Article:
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People walk past a Queen's University sign at the corner of Union St. and University Ave. on the university's campus in Kingston, Ont., on Jan. 20, 2021.Fred Lum/The Globe and Mail

Ken Coates is a distinguished fellow and director of Indigenous affairs at the Macdonald-Laurier Institute and a professor of Indigenous governance at Yukon University.

Queen’s University is in a tizzy and a fiscal mess. The institution faces a substantial deficit and is now coping with internal turmoil over the administration’s strategies for financial stabilization.

To add fuel to the fire: The federal government’s reduction in international student visas and work permits has eliminated Ontario’s postsecondary fiscal safety valve. To some observers, the Queen’s boat is sinking, and the government has thrown the only reliable bailing bucket overboard.

This is a shame. Queen’s is a fine institution, with a stellar reputation. Despite being viewed as a party school by some students, it is one of the few Canadian institutions with a national reach, international academic standing and a long-standing commitment to a liberal arts education. It also has one of the country’s most sought-after commerce programs. But now, the fate of many of its offerings is up in the air – even the university’s highly respected public administration program is contemplating suspending admissions.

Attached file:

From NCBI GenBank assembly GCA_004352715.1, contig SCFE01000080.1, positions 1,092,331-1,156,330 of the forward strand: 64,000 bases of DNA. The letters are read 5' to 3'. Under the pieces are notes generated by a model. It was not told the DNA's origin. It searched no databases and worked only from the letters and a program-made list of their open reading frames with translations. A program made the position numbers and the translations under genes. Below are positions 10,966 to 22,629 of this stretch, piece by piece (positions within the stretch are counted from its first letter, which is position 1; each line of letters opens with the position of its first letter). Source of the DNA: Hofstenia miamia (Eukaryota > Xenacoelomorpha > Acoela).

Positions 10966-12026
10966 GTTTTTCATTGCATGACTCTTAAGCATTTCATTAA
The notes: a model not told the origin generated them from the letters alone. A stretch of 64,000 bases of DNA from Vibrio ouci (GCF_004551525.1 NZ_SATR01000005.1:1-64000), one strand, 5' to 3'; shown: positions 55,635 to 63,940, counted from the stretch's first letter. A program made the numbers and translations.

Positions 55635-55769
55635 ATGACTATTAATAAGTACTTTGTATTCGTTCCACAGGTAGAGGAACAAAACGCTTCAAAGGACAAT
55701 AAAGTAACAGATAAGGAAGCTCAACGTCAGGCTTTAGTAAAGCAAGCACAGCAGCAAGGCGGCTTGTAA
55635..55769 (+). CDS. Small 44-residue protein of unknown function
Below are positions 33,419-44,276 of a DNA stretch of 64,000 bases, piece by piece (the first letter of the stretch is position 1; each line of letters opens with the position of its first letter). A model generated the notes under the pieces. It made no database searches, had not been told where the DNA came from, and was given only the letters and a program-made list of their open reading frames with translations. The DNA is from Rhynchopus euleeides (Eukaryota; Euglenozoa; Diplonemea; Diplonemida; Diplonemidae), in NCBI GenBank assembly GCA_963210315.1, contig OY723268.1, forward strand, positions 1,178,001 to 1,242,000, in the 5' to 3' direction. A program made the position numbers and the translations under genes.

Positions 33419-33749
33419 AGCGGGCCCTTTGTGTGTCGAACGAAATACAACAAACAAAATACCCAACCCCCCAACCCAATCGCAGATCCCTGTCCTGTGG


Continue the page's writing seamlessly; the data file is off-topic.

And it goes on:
University finances are complicated and curiously insensitive to fiscal realities. The troubles of Queen’s reflect how Ontario universities have faced a double financial whammy and a single solution.

The first problem is that costs are high. Tenure-track faculty members have first-rate job security, and the absence of mandatory retirement means many highly paid professionals keep working well after 65 years of age, adding to the already considerable burden of faculty salaries.

The second problem is that revenue is low. The provincial government has frozen tuition fees – a vote-buying exercise of surprisingly little impact on access for less wealthy students – and provides the lowest per-student grants in the country.

The “solution,” which worked for many Ontario postsecondary institutions, was an extremely aggressive approach to international student recruitment, with these high-fee-paying students providing two-thirds of the tuition revenue in the province. Queen’s dined at that table less enthusiastically than any other schools, but international fees nonetheless produced more than 30 per cent of the university’s revenue.

Queen’s financial crisis is not unique. Laurentian University faced an even greater plight and endured massive cutbacks in faculty positions and programs. Campuses across the country regularly face discussions of structural deficits and imminent reductions in faculty and staff positions.